Post procedure course initially demonstrated a trend down in CT output with simultaneous development of abdominal distension and ascites. On POD #9 a peritoneal drain was required due to respiratory compromise from abdominal distension. The peritoneal fluid was chylous ascites and the peritoneal drain remained in place for 3 weeks. CT output never dramatically improve and the CT remained in place for 2 months post TD embolization. X-rays up to 6 weeks post TD embolization demonstrated limited clearance of ethiodol from the abdomen and thorax with persistent effusions in multiple body compartments. Eventually with diligent medical management all drains were removed and feeds (Lipistart) were slowly advanced to full and the patient was discharged to home at 9 months of age, nearly 4 months post TD embolization.

Discussion

Thoracic duct embolization, first described for treatment of high output chylothorax in adults [1, 2], is now a viable therapy for treatment of refractory lymphatic abnormalities in pediatric CHD patients that appears to be more efficacious than conservative management or surgical intervention [7, 8]. This case series describes our initial experience applying procedural details first described in the late 1990s that have recently been used in patients with CHD at a single institution [68]. Our aim was to demonstrate through collaboration between interventional radiology and pediatric cardiology that new centers can safely and effectively perform lymphatic interventions.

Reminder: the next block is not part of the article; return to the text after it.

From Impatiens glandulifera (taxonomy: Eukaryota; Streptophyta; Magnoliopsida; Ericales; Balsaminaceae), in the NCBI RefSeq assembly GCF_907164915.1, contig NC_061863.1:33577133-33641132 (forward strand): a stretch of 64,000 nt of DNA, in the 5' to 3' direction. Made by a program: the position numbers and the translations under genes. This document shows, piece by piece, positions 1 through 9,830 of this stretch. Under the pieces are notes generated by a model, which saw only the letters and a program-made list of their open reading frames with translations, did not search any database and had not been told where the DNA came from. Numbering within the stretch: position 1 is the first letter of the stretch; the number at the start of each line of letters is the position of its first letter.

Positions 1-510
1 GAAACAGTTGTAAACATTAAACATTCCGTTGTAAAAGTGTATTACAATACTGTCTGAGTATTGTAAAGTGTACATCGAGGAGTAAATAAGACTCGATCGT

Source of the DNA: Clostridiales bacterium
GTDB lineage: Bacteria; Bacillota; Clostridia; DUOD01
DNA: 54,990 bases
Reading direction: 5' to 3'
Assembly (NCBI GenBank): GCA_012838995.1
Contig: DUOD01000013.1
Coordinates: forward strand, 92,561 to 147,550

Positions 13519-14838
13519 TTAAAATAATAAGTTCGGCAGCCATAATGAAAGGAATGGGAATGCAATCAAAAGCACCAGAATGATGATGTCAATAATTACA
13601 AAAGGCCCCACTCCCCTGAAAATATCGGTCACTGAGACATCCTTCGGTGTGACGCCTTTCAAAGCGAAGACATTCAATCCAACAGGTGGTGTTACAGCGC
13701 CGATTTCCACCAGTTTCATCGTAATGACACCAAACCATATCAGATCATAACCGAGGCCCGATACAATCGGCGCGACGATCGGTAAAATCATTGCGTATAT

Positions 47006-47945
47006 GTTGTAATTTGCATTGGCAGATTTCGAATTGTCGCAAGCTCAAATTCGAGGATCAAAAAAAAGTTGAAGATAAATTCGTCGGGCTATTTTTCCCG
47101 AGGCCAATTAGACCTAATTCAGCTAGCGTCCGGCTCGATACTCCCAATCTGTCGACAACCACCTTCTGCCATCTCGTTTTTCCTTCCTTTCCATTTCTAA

Our preliminary success can be attributed to two factors and should be replicable at institutions with the appropriate providers. First, our adult interventional radiologists have extensive experience with TD embolization and the technique is similar in adults and children. There may be anatomic and physiologic advantages leading to higher success rates in pediatric CHD patients who often have dilated cisterna chyle and TD secondary to elevated central venous pressures along with thinner abdomens making transabdominal access of the TD more likely to be successful. Itkin et al. [2] in the largest adult series to date performing TD embolization was able to cannulate the TD in 67% of patients (73 of 109) compared to greater than 94% successful rates in two recent pediatric case series [8, 9]. The second factor leading to success is that Dori and colleagues at the Children’s Hospital of Philadelphia have thoroughly described pre-procedure MR imaging protocols, procedural intranodal lymphangiography and embolization techniques providing a detailed guide for program initiation [69]. This group’s most recent publication further expands the understanding of the lymphatic system by identifying three distinct etiologies of chylothorax in CHD patients [6]. Unlike in adults, traumatic leak from the TD is relatively uncommon in children (8%). More often chylothorax is associated with pulmonary lymphatic perfusion syndrome (PLPS) where lymph flows from the TD towards the lungs through multiple abnormal lymphatic connections in the chest (56%) or central lymphatic flow disorder (CLFD) which is a condition with abnormal reduced or absent central lymphatic flow, effusions in more than one body compartment and the presence of dermal backflow through lymphatic collaterals into the abdominal wall (36%). The differentiation of chylothorax etiology through MR lymphangiography is imperative as patients with TD leak or PLPS typically have resolution of symptoms following successful TD embolization whereas the diagnosis of CLFD at the current time appears to be uniformly fatal.